Theme 4: Cultural Values and Politics: Social Cohesion and Expertise
Theme Convenor: Penny Harvey (email@example.com)
Theme Researcher: Hannah Knox (firstname.lastname@example.org)
This theme takes as its point of departure a series of topical ideas, both in academic writing and in popular understanding, which we seek to expose to sustained anthropological, sociological, historical and geographical scrutiny. Ideas that we are becoming more 'individualised', that there is social fragmentation and weakening social bonds, that expertise and technological developments bring about social development have a widespread currency which is often taken for granted. In this theme we will conduct a series of detailed case studies, including ethnographic fieldwork outside the UK, qualitative case studies, statistical analyses of trends, and historical inquiries, to assess whether these stereotypes are misleading.
The distinctiveness of this theme arises from our concern to draw on a series of linked empirical projects, often using unusual and innovative methodologies, to allow us to elaborate a sustained evaluation of contemporary arguments. We are thus concerned to relate theoretical reflections with both quantitative and qualitative methodologies.
What we have done so far
Research within Theme 4 has focused on three intersecting areas of concern, (i) social cohesion, exclusion and fragmentation (ii) the cultural politics of knowledge and (iii) new formations of value.
Both archival and ethnographic work has shown that social and cultural participation is not primarily driven by the cost benefit calculations of individual actors. Rather, differing levels of emotional engagement and divergent perceptions of what is at stake not only influence what people do, but also how difference is perceived and understood by others. In comparative international contexts we found that standard measures of participation fail to recognise or acknowledge significant cultural spaces of intense engagement. Reluctance to manifest engagement is also related to fluctuating commitments over time from state agents and capital interests.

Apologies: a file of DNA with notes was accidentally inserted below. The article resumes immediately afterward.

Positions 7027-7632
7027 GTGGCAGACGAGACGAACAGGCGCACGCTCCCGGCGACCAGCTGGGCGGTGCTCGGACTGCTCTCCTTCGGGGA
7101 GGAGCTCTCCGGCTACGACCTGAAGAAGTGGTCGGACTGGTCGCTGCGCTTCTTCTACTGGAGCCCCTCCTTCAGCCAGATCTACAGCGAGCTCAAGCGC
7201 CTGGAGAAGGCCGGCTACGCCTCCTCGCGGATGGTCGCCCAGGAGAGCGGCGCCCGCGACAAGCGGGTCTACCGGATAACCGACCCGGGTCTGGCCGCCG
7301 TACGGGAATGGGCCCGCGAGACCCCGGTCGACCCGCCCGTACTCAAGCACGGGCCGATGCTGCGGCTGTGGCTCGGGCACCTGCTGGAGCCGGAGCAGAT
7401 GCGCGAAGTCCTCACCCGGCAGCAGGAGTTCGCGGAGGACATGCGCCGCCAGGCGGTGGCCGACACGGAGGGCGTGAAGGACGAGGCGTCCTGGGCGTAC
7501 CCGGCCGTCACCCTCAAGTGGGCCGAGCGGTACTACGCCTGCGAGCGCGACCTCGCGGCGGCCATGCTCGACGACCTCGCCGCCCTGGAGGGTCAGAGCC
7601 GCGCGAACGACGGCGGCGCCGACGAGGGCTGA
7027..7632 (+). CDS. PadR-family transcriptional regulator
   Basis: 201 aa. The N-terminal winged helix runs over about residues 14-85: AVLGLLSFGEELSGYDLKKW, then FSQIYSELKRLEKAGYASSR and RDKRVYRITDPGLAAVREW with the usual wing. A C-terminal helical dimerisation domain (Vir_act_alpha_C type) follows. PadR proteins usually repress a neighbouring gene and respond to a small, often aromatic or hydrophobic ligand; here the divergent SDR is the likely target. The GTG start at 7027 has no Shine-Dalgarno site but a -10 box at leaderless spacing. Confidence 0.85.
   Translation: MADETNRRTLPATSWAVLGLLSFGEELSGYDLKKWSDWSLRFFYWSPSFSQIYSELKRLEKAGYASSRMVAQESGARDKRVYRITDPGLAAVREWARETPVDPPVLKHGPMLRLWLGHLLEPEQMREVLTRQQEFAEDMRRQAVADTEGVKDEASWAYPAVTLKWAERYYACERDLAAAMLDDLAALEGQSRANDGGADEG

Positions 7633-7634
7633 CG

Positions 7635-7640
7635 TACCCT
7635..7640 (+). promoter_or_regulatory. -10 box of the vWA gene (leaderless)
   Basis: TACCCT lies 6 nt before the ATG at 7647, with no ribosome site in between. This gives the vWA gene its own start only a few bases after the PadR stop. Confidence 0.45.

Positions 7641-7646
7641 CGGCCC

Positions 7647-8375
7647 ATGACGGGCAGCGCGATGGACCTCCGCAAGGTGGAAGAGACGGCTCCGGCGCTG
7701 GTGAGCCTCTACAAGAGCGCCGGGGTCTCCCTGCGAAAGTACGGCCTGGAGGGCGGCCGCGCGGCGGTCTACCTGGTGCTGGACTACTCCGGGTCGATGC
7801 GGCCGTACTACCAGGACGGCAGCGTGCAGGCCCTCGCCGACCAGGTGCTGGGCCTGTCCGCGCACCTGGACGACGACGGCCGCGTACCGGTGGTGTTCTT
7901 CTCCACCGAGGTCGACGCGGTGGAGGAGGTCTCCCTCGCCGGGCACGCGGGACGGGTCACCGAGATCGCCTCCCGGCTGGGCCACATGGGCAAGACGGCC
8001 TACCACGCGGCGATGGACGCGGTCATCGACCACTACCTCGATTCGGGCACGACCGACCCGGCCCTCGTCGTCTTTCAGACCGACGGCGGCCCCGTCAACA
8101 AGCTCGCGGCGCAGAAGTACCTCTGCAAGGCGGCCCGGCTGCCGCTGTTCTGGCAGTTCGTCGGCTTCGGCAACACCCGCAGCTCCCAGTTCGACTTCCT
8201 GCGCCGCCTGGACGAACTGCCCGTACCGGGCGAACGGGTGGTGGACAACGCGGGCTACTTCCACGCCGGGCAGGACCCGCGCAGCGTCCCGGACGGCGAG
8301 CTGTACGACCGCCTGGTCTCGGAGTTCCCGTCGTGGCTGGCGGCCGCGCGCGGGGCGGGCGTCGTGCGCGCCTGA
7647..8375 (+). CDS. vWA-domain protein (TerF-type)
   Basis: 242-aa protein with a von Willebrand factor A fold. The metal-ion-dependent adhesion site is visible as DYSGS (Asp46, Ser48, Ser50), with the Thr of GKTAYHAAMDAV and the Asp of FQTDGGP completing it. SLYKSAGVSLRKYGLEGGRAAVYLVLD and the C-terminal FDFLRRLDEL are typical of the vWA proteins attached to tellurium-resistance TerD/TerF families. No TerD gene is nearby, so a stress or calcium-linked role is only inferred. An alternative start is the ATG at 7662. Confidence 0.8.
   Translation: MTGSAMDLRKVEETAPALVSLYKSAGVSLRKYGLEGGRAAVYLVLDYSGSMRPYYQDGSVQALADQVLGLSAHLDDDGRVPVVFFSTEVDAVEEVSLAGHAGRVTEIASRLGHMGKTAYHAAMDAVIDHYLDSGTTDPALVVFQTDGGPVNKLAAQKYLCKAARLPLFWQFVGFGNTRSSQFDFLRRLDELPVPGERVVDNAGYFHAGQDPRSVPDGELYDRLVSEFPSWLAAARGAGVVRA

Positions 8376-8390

We approached the cultural politics of knowledge through comparative research on expertise and technical knowledge and the values associated with knowledge forms and informational devices. Several projects found that while technical expertise is valued, so is an aptitude for reading between the lines. A focus on visualisation and information technologies also links several projects that engage with how knowledge is configured as an economic and public good, how intimate relations are made explicit within the family, how information is presented and understood, and how the increased accessibility of certain data forms via the internet offer novel means to reproduce familiar concerns. Our focus on new formations of value looks at how knowledges, localities, bodies and the moral valence of difference are reconfigured in relation to technological, legal and regulatory change.